In Luke Records v. Navarro, the 11th U.S. Circuit Court of Appeals ruled that an album by the rap group 2 Live Crew was not legally obscene. 

The decision stands for the principle that music has serious artistic value and, as such, does not rise to the level of obscenity even if it is filled with profanity and misogynistic language

Florida sheriff prevents sales of 2 Live Crew album

The controversy began when Broward County, Florida, Sheriff Nick Navarro took actions to prevent record store owners from selling the 2 Live Crew’s album As Nasty As They Wanna Be.  

AP_655814696297.jpg

Record shop owner Charles Freeman is grabbed as he is arrested by a Broward detective in Fort Lauderdale, Fla., June 8, 1990. Freeman's arrest came after he sold a 2 Live Crew album and tape to an undercover detective. The album "As Nasty As They Wanna Be" was declared obscene by a federal judge on Wednesday. (AP Photo/Doug Jennings, used with permission from The Associated Press)

In response, the group — comprised of performers Luther Campbell, David Hobbs, Mark Ross, and Charles Wongwon — fileda lawsuit in federal district court, seeking a declaratory judgment from the court that the album was not obscene and an order from the court enjoining the sheriff from taking further actions limiting the sale of the album.

The federal district court enjoined the sheriff from taking further actions limiting the sale of the album but the court also declared that As Nasty As They Wanna Be was obscene.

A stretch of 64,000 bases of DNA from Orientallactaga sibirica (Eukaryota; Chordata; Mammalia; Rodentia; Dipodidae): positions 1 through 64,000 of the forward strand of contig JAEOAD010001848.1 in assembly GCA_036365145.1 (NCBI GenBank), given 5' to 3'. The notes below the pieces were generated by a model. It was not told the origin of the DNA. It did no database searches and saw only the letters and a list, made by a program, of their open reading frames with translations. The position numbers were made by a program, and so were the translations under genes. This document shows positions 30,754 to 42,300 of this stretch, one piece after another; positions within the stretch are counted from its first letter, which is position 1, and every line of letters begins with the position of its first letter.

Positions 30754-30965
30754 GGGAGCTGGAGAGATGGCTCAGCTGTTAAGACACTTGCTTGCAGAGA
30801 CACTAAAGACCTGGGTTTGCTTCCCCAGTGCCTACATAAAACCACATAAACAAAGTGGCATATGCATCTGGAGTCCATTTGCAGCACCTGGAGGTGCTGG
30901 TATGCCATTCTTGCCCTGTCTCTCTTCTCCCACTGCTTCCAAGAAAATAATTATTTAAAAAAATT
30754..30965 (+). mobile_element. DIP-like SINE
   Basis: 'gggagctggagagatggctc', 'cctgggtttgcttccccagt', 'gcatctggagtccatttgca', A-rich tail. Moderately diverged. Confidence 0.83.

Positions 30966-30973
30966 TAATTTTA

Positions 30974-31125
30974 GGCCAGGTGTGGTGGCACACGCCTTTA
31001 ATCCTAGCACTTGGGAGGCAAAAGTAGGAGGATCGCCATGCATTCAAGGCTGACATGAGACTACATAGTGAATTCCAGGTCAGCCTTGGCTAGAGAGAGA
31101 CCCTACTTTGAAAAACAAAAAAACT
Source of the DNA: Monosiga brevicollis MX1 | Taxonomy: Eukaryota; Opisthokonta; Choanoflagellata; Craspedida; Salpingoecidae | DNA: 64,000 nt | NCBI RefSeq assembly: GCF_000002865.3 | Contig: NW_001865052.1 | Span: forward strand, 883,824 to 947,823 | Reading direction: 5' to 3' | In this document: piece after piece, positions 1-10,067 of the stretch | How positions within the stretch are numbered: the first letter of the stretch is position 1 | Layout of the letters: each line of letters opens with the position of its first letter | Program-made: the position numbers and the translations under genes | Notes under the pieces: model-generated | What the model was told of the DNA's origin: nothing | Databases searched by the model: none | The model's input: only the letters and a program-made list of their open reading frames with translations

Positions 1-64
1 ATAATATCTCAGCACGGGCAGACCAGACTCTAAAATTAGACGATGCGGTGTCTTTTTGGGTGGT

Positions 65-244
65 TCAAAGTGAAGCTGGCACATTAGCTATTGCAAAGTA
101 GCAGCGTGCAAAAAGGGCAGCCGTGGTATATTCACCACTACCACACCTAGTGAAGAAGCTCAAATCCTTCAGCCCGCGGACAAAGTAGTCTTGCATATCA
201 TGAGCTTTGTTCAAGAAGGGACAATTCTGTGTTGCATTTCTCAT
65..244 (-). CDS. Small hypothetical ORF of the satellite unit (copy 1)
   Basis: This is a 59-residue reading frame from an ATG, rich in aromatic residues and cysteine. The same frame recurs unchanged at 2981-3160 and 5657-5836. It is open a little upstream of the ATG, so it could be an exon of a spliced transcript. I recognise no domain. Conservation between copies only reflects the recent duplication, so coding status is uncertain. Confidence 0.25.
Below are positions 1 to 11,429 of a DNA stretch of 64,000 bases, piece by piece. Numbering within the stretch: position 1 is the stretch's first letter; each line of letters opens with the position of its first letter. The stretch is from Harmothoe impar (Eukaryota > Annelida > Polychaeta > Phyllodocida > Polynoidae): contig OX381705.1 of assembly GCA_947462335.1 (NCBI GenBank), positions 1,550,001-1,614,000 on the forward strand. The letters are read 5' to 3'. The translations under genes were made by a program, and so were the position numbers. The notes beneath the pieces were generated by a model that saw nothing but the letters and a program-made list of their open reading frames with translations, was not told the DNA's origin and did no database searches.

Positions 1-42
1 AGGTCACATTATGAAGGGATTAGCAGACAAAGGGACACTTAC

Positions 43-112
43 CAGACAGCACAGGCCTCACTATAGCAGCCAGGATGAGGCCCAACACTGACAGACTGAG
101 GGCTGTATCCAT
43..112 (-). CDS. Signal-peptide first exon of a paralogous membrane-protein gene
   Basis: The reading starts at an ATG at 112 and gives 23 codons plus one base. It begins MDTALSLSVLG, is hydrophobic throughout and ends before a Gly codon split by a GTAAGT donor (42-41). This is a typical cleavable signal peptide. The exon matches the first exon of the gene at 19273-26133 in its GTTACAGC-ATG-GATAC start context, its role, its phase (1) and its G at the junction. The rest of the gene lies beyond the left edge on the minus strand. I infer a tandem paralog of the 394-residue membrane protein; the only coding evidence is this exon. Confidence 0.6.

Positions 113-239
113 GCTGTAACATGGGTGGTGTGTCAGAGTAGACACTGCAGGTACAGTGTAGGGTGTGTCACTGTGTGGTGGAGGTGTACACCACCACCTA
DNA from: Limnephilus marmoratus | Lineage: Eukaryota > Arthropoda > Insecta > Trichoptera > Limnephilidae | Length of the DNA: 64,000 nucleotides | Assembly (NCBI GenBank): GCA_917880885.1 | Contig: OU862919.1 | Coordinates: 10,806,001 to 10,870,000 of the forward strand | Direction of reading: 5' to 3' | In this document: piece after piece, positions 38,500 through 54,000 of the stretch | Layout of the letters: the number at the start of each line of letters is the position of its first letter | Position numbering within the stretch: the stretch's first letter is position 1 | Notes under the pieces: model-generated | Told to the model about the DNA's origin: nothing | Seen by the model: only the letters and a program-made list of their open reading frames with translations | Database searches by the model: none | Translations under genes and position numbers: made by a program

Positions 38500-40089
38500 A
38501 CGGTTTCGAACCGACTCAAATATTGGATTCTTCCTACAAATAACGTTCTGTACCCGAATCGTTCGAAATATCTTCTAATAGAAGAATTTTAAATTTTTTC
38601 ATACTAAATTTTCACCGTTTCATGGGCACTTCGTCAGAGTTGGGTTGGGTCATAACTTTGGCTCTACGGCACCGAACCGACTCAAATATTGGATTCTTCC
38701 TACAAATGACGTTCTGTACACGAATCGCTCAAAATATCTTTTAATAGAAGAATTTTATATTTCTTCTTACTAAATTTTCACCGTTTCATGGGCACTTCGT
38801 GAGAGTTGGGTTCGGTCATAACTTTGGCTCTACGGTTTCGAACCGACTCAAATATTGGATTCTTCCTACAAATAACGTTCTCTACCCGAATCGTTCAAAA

The group’s record company, Luke Records (formerly Skyywalker Records) appealed the finding of obscenity to the 11th Circuit.  On appeal, a three-judge panel of the 11th Circuit unanimously reversed. 

11th Circuit Court determines test for obscenity not met with As Nasty As They Wanna Be

The 11th Circuit applied the U.S. Supreme Court’s test for obscenity – known as the Miller Test – from Miller v. California (1973). 

That three-pronged test focuses on whether the work as a whole, under contemporary community standards:

Sheriff offered no proof that album was obscene

The 11th Circuit was troubled by the fact that the federal district court judge determined the album was obscene himself without a jury.   The appeals court also expressed concern that the sheriff at the district court level presented no proof of contemporary community standards, prurient interest, or serious artistic value.  The only evidence the sheriff presented was the tape itself.   

On the other hand, Luke Records called four expert witnesses, including a psychologist, two music critics, and a Rhodes Scholar who testified to the artistic value of the music.  The 11th Circuit relied on this testimony and noted that the Sheriff presented no evidence to refute the expert testimony that the rap album had serious artistic value. 

“A work cannot be held obscene unless each element of the Miller test has been met,” the appeals court wrote. “We reject the argument that simply by listening to this musical work, the judge could determine that it had no serious artistic value.”

Send Feedback on this article